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Explaining Human Nature. Empirical and Ideological Dimensions

Applicant Hufendiek Rebekka
Number 186936
Funding scheme Eccellenza
Research institution Institut für Philosophie Universität Bern
Institution of higher education University of Berne - BE
Main discipline Philosophy
Start/End 01.10.2020 - 30.09.2025
Approved amount 1'705'052.00
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All Disciplines (3)

Anthropology, Primatology

Keywords (6)

human nature; evolution of social and moral emotions; explanations; evolution of morality; philosophy of science; ideology

Lay Summary (German)

In den letzten Jahren erfreuen sich Theorien, die sich mit der Evolution menschlicher Merkmale wie beschäftigen, wachsender Beliebtheit. Das Projekt setzt sich kritisch mit den empirischen Grundlagen, den gewählten Erklärungsformen und den ideologischen Vorannahmen dieser Theorien auseinander.
Lay summary
In den relevanten Forschungsarbeiten zur Evolution menschlicher kognitiver und behavioraler Merkmale finden sich Thesen darüber, was der entscheidende Entwicklungsschritt in der Menschwerdung war, welche Relevanz Kooperationsfähigkeit, Emotionen wie Stolz und Scham oder auch bestimmte Strafpraktiken in der menschlichen Entwicklungsgeschichte gespielt haben.
Dabei finden sich durchaus unterschiedliche und nicht unbedingt kompatible Positionen. So besagt eine These, dass Menschen sich in der globalisierten Welt nicht gut zurecht finden, da menschliche Fähigkeiten auf Kooperation in Kleingruppen ausgelegt sind. Eine andere These besagt hingegen, dass es die Evolution des Menschen gerade auszeichnet, dass Hierarchien im Zusammenleben stetig an Relevanz verlieren und stabile Kooperation auch in stetig wachsenden Gruppen möglich geworden ist.
Solch widerstreitende Thesen sollen in diesem Projekt kritisch daraufhin befragt werden, inwiefern sie sich aus empirischer Evidenz, gewählter Erklärungsform oder eben auch aus Vorannahmen bezüglich eines bestimmten Menschenbildes ergeben. Die Diskussion der empirischen Daten und der Erklärungen wird mit den Mitteln der Wissenschaftstheorie betrieben. Die Diskussion des jeweils vorausgesetzten Menschenbildes mit den Mitteln der Ideologiekritik.
Direct link to Lay Summary Last update: 26.11.2019

Responsible applicant and co-applicants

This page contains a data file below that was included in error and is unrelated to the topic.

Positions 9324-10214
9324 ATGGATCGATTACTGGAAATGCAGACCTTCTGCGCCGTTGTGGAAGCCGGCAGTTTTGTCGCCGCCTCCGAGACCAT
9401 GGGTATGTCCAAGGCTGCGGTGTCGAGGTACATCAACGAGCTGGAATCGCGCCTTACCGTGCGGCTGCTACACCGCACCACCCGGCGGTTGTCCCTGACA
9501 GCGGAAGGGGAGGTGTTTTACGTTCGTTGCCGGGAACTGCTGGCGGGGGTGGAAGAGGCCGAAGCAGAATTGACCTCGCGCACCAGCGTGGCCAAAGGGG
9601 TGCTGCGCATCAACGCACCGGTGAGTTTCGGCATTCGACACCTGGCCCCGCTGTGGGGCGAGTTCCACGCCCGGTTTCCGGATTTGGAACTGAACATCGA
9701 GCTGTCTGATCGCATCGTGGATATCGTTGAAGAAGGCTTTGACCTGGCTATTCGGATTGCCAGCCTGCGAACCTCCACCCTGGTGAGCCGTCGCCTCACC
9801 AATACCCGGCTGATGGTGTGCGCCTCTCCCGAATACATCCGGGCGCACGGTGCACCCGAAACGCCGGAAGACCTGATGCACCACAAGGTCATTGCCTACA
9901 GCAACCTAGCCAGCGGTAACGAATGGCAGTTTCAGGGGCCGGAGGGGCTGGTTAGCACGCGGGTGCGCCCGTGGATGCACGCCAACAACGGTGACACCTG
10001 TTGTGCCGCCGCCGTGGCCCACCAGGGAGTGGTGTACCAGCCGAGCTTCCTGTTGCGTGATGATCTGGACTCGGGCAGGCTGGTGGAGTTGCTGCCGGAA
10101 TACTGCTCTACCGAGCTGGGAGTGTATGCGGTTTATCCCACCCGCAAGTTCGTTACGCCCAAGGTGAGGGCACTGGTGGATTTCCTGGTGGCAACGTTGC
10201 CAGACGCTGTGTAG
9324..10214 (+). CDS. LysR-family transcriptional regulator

There is a growing amount of research on the evolution of human features, and of popular and philosophical books that discuss its implications. Claims to be found concern assumed “key steps” in the evolution of the human species, central differences to closely related ancestors, or evolutionarily based differences among the sexes. Some authors argue that human beings have trouble living up to moral standards in a globalized world, “because our brains were designed for tribal life,” i.e. for getting along with our peer-group, while fighting everybody else (Greene 2013). Another position on offer is that the most significant difference between our ancestors and the early homo is the shrinking relevance of hierarchical structures, caused by a “selection against bullies” (Tomasello 2016), and the stabilization of egalitarian structures (Boehm 2012). While many authors take altruism, cooperation, or egalitarian structures to be crucial steps in the evolution of human morality (Kitcher 2011), others object that moral anger, disgust, and contempt are just as relevant (Prinz 2007, Haidt 2012).All these accounts draw on various sources of empirical evidence, construct a complex historical narrative, and make use of different kinds of explanations ranging from causal-historical, to functional, and how-possibly explanations. Furthermore, the authors make certain conceptual presuppositions, for example regarding what abilities we need to have to be moral. The aim of this project is to investigate the role and legitimacy of these presuppositions and how-possibly scenarios in theories about the evolution of human features. It will be demonstrated that they often lack a solid backing in empirical research. Instead, they tend to function as hypotheses and inspirations for future research, and as aides to our self-understanding. In doing so, these presuppositions and how-possibly scenarios often contain substantial and controversial ideological assumptions about issues like the function of cooperation, the moral relevance of emotions such as shame and disgust, or the nature of hierarchical structures. By uncovering the explanatory structures that enter into our theories of human development, we gain a better understanding of which aspects of our theories are well justified, and which ones are merely good stories. This is of particular relevance since explanations of human features tend to have strong practical implications.The proposed Eccellenza project will explore the complex relations of empirical evidence, scientific explanations, ideological assumptions, and practical implications to be found in research on the evolution of human features. The research will be conducted by the applicant, a postdoc and a PhD-student, it is structured into three subprojects and two applications: Subproject A: The Concept of Human Nature draws on discussions within philosophy of science to establish the theoretical background. Subproject B: Explaining Human Evolution explores the different kinds of explanations used in constructing narratives of our past. It thereby develops the methodological tools to evaluate and compare research on human features with regard to empirical adequacy and explanatory power. Subproject C: Facts, Values, and Ideology draws on existing debates on facts and values within philosophy of science and on discussions on ideology within political philosophy. The aim is to develop the methodological tools to evaluate research on human features with regard to ideological presuppositions and their normative-instrumental implications. The two applications will concern The Evolution of Morality (Application I), and The Evolution of Social and Moral Emotions (Application II).